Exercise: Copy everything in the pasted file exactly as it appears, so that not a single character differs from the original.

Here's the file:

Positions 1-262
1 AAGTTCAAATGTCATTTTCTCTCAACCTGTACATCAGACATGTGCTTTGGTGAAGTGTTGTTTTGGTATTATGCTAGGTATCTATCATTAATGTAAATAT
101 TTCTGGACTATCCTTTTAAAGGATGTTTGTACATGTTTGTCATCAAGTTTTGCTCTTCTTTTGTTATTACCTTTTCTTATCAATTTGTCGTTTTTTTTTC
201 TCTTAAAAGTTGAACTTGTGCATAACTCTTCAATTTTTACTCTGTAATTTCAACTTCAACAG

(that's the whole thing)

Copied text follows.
Positions 1-262
1 AAGTTCAAATGTCATTTTCTCTCAACCTGTACATCAGACATGTGCTTTGGTGAAGTGTTGTTTTGGTATTATGCTAGGTATCTATCATTAATGTAAATAT
101 TTCTGGACTATCCTTTTAAAGGATGTTTGTACATGTTTGTCATCAAGTTTTGCTCTTCTTTTGTTATTACCTTTTCTTATCAATTTGTCGTTTTTTTTTC
201 TCTTAAAAGTTGAACTTGTGCATAACTCTTCAATTTTTACTCTGTAATTTCAACTTCAACAG